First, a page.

Yet, I continued to love and support my Nigerian sisters and the Nigerian community. In fact, deep inside of me, I continued to convince myself that when the time is right – I would rather date and marry a Nigerian girl as opposed to any other nationality. This was despite the fact that I was friends with just only one Nigerian(she’s Nigerian – American) girl at that time – who was already dating a Caribbean guy and I was equally not even searching for a girlfriend at that time.

The reality here is: most guys are not that patient to wait for a Nigerian babe or tolerate such hurtful experiences. Many would have gone for the Oyinbo girls or any other foreigner who treated them nicely even if they had planned to date a Nigerian ab initio.


Looking for ready made girls or guys at a young age is one of the major reasons behind loneliness among Nigerians in the diaspora. The fact that a guy or a girl just arrived the US/Canada(to study) from Lagos or Onitsha today – with a heavy accent, awkward dressing, low bank account balance, etc… does not mean he cannot be as smart, sociable, and successful as Obama in a few years. If there is one thing I know about we Nigerians, it’s that: virtually all of us have great potentials and we desire greatness in life. We are very ambitious and we are willing to give all it takes to achieve our dreams – howbeit the stifling environment in Naija is usually a great hindrance to our successes. Nevertheless, we are all in the process of becoming who we hope to be. Thus, while we endure this process: why can’t we all just be realistic, support each other to be better individuals, achieve phenomenal successes together and serve as a beacon of hope to those who look up to us back home in Nigeria?
[/b]Why must we make major life decisions like relationships based on mostly unrealistic checklists when we both can evolve together to meet the desires of our heart and soul? [b]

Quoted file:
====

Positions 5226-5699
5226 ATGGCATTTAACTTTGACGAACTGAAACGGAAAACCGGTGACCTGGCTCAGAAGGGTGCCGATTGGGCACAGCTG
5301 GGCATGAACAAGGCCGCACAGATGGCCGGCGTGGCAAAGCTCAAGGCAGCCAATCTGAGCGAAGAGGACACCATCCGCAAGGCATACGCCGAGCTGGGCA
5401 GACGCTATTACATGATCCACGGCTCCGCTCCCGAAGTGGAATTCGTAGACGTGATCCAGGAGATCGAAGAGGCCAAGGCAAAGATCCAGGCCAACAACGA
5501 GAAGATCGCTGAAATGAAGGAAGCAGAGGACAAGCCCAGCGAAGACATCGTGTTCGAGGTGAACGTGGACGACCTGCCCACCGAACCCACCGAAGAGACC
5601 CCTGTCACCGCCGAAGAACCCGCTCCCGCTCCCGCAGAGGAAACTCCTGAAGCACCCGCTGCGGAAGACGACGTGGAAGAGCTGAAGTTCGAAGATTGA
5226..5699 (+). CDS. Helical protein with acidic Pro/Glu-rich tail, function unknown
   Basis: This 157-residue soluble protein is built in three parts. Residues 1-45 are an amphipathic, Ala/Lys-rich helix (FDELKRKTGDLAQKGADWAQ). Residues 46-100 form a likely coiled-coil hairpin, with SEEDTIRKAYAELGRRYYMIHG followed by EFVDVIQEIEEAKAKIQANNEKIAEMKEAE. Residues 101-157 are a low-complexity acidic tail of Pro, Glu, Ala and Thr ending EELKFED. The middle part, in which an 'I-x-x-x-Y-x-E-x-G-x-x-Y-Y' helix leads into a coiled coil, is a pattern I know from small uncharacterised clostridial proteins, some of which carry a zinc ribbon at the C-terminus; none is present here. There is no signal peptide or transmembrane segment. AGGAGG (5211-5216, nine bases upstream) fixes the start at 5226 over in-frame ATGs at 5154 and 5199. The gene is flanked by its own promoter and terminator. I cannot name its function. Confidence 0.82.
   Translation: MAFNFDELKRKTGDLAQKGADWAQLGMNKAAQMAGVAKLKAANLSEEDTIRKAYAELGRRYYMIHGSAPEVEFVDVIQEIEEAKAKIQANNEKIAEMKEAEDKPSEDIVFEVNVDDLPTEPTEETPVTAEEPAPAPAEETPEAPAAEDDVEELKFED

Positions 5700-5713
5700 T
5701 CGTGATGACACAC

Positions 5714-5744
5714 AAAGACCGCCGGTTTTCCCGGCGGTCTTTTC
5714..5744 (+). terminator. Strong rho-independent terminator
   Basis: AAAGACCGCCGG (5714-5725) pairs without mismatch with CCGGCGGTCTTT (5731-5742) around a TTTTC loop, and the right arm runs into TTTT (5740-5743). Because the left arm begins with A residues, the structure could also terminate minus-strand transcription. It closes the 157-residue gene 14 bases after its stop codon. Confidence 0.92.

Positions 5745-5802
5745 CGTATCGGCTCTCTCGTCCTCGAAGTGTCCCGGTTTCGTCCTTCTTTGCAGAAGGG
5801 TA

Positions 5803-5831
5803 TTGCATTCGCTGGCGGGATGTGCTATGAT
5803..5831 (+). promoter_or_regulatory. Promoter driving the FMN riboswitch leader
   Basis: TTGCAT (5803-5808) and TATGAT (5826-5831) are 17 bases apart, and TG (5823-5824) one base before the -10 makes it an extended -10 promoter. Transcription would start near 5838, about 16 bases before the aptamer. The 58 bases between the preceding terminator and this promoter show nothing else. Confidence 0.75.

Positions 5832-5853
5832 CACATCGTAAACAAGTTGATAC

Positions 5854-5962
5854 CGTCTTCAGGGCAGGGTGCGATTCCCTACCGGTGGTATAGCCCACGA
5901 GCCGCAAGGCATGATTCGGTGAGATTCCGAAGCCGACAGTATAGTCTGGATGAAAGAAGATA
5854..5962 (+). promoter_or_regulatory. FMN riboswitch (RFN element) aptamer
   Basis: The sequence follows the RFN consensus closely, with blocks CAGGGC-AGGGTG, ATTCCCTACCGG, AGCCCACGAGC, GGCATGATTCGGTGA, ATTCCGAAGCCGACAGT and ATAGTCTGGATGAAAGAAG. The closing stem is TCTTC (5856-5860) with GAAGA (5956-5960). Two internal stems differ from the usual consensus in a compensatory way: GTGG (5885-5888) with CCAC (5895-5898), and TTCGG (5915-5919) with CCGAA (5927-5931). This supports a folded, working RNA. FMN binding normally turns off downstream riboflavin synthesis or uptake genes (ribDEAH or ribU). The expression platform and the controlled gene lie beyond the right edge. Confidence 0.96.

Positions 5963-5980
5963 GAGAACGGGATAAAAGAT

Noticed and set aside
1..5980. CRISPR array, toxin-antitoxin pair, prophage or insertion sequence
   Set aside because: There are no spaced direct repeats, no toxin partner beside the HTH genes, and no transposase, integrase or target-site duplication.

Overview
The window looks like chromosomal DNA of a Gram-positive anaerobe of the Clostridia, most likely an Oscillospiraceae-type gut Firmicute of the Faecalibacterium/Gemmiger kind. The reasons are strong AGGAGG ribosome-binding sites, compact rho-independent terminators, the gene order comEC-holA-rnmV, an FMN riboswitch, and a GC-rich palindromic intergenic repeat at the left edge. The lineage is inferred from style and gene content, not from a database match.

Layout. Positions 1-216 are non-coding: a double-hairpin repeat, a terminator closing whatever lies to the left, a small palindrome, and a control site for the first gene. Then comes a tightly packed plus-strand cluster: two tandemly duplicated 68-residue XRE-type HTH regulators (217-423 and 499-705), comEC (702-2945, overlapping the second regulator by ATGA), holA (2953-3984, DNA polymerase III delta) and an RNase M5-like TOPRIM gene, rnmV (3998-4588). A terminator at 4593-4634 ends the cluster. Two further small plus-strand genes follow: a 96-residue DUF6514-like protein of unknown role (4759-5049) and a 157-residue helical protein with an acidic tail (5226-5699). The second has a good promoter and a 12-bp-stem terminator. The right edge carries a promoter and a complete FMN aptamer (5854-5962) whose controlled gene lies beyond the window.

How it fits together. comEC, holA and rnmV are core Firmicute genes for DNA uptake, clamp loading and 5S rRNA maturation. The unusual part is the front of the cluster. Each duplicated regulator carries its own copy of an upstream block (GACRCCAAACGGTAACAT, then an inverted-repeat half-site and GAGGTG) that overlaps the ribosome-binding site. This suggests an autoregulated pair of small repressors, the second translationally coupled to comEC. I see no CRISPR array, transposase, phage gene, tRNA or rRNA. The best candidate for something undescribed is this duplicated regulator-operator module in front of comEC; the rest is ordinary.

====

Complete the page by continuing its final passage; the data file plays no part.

We should not focus on what only pleases our eyes but what satisfies our heart and soul – that is what makes long lasting relationships. Beauty will fade. Money will fail at some point but what will make it last, forever is: character, strength, discipline and love of God.

[/b]Eventually, most of the girls who treated me badly when I first arrived here later wanted us to be friends after they read, saw or heard some things about me. While I will forever love my Nigerian sisters, coalescing around guys only when they look like what you want should not be so. Life does not work that way. Anybody could rise! There are potentials in every corner of the world. What people need are opportunities and when these opportunities meet potentials, preparations, hard work and the grace of God – greatness is inevitable.[b]

As Nigerian men abroad, we must love and respect our women. We must treat them as priorities – come what may! We must also support and cherish them because they embody our beauty, greatness and strength. Our Nigerian sisters must also realize that Lekki-Ikoyi link bridge was not built in a day – it took years of efforts, investments and transformation for it to become the darling of our Nollywood movies. In other words, that a guy does not entirely look like it today does not mean he will never get there. So far he has the potentials, he can even be more – with time and hard work, he can be way more than your unrealistic checklist. Can we now start looking at the heart and not the checklist?

Dating abroad is totally different from dating in Nigeria. There are lots of cultural differences and you must really understand these differences before shooting any shot – otherwise: you will make terrible mistakes that may ruin your reputation, mental health and growth. You may even be hated and ghosted by certain people. In America for instance, dating apps is a big deal and things happen so fast – compared to Nigeria where on the average, things take longer.

If you are a Nigerian guy and you think it is the sole responsibility of your girlfriend(wife) to cook and take care of the family – then your stupi**d patriarchy mentality will fail you big time abroad.
Most Nigerian – American girls dislike some Nigerian guys (particularly those who grew up in Nigeria) due to this kind of patriarchy and “male dominance” mentality. Many Nigerian – American girls as a result of strong upbringing by their families can cook really well(even our egusi and other Naija food) but they will hate you if you make it look like it’s their responsibility to cook for you all the time. You must also get to the kitchen – do the dishes, wash the meat, clean the tables and even cook some food as well! Everything is 50-50 in America!!! Your wife(or even girlfriend) is not your slave and it’s high time most Nigerian guys(even those based in Ibadan, Uyo, Kano and Enugu) start realizing this.